Chris Prior, joint winner of this year's Salters Prize for Teaching Chemistry, remembers "one lesson when I was still teaching Year 9. We started with a blast furnace, went on to discuss lime and ended up in a discussion of what happens when you die and whether people become limestone". It is inventiveness like this that made a class at Bede sixth-form college in Teeside nominate Mrs Prior for the award. Kevin Smith, in his second year of chemistry A-level, describes Mrs Prior as "a great, strange personality, not just a teacher but an interactive person who makes you understand".
Chris Prior has been teaching for 10 years, the last two at Bede. She is a keen fan of the Salters A-level. "It's fun and it's relevant," she says, citing its "drip-feed approach, always connecting students to the real world." In 1996 the students' project devising a way to take poisonous nitrates out of drinking water went on from the British Association national competition to win the international Deiton Award, sponsored by the German Bundesbank. Mrs Prior gains great satisfaction from this as well as from A-level results, from 80 per cent of students going on to science-related higher education and from links made locally with industry. Her greatest reward is seeing students have the confidence to keep asking "why?". But perhaps best of all "was when Kevin came and told me the students wanted to nominate me for best science teacher."
Rob King is joint prize-winner. ead of chemistry at independent boys' school Radley College, he has taught science for the past 14 years. Teaching his "very bright, easily bored" pupils depends, he says, on "bringing in everyday situations", for instance, teaching the concept of Gibbs Free Energy by relating it to a profit and loss account: you have to pay your debts before you can use capital. "It's very important to see life as they see it," he says. "And boys like money, of course, so you can use that."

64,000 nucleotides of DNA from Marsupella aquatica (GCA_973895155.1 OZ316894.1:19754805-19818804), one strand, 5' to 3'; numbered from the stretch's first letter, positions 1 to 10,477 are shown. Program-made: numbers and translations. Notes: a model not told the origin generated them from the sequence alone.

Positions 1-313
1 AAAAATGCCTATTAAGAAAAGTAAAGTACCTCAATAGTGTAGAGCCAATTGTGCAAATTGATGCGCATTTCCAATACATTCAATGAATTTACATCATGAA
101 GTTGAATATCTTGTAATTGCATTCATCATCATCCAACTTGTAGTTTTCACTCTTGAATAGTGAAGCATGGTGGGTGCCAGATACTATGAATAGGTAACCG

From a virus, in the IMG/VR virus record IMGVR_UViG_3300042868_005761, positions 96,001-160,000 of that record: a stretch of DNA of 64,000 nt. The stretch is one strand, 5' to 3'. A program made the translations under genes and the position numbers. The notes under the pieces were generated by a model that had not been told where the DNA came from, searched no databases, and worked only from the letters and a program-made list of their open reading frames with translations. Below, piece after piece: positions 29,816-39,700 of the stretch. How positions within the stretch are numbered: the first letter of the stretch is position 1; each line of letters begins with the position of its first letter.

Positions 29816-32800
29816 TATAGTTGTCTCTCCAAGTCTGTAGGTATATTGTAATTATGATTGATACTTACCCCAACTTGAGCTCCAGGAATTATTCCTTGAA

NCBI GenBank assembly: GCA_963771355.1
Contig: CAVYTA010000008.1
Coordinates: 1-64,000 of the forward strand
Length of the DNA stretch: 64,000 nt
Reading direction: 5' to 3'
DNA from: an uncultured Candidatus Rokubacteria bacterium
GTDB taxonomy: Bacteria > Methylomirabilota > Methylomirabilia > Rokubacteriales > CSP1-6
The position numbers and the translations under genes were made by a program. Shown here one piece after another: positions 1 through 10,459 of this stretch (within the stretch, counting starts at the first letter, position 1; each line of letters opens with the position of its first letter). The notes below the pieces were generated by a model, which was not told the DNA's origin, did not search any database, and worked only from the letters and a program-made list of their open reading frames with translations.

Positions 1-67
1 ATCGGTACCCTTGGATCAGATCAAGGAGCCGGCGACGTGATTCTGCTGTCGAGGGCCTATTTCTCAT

As well as running science clubs, rocket-launching clubs and an explosives club, Mr King has taught sport, art, physics and maths. Teaching skills, depending on enthusiasm and empathy, are also transferable up to a point, he feels. "Everyone has something important to say," he stresses. "I don't like telling kids they are wrong." The most important lesson, though, for his pupils is: "Don't take anything for granted, keep asking why until you have a good enough understanding."
The Salters' Prize for the Teaching of Chemistry offers pound;5,000 for the winner and pound;5,000 for their school. This year, 12 out of the 40 entrants were visited and seven interviewed. Christine Prior of Bede College, Teeside and Rob King of Radley College, Buckinghamshire, each received pound;3,000 with pound;3,000 for each school.
Victoria Neumark For details on how to enter next year, contact Dr Dorothy Atkinson, Salters' Institute of Industrial Chemistry, Salters' Hall, Fore Street, London EC2Y 5DE